Explain how a normative science of ethics is defined.
According to Westermarck, what is the basis for the belief in the objectivity of moral values?
Why does Westermarck object to the notion of a conscience as the basis of the objectivity of moral judgments?
Explain why, in Westermarck's view, "[T]o say that something is right because it is in accordance with the will of a Supreme Being is to reason in a circle."
What reasons does Westermarck give for supposing ethical relativism is an advantage to morality?
How does Westermarck answer the charge of "ethical subjectivism" against his view of ethical relativity?
Clarify Westermarck's argument that moral judgments cannot be objective even though they are not arbitrary.
Edward Westermarck, Ethical Relativity (New York: Littlefield, Adams & Company, 1932).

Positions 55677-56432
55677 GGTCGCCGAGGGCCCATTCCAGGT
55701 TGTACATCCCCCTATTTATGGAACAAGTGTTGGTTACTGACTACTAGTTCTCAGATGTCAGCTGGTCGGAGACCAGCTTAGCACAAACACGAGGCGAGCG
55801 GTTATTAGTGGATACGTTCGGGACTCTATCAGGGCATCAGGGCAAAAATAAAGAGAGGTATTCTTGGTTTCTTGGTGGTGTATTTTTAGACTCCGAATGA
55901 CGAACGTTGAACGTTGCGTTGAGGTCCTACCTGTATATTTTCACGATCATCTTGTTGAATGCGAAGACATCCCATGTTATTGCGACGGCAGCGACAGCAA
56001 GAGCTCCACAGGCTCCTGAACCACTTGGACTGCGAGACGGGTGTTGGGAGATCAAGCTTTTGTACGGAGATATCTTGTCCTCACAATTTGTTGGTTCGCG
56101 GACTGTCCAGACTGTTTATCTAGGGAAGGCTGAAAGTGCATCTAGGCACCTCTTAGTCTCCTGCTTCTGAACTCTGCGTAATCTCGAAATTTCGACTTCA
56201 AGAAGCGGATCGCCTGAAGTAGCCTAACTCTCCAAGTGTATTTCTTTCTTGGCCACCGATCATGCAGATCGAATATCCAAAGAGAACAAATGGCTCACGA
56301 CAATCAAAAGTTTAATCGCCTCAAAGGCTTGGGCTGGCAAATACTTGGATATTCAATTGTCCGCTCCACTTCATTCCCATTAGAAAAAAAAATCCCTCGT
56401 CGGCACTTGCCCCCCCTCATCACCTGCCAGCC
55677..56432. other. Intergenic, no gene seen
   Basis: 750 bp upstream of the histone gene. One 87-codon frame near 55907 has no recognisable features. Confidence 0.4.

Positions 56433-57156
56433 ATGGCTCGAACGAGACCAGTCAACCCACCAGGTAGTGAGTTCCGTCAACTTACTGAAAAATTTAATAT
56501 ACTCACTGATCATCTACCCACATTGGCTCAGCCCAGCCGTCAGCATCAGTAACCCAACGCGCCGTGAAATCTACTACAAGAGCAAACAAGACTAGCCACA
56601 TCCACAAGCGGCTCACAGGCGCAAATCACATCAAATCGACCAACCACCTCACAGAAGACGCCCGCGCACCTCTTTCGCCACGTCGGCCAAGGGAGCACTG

In brief, psychological (or sociological) relativism is the empirical observation that moral behavior and the consequent morals differ among cultures, societies, and groups—both in the present and in the past. On this view, moral standards are descriptive—not prescriptive—and so this view is generally noncontroversial. Ethical relativism is the denial there is one objective moral standard for all groups at all times; more precisely, ethical relativism is the doctrine that differences in moral standards ought to exist among different cultures.
Try to be more informative than Garner and Rosen's assessment, "He seems to believe that moral judgments are not objectively true, though he admits that, in a sense they are objectively true." Richard T. Garner and Bernard Rosen, Moral Philosophy: A Systematic Introduction to Normative Ethics and Meta-ethics (New York: Macmillan, 1967), 246.
|The Reading Selection from Ethical Relativity|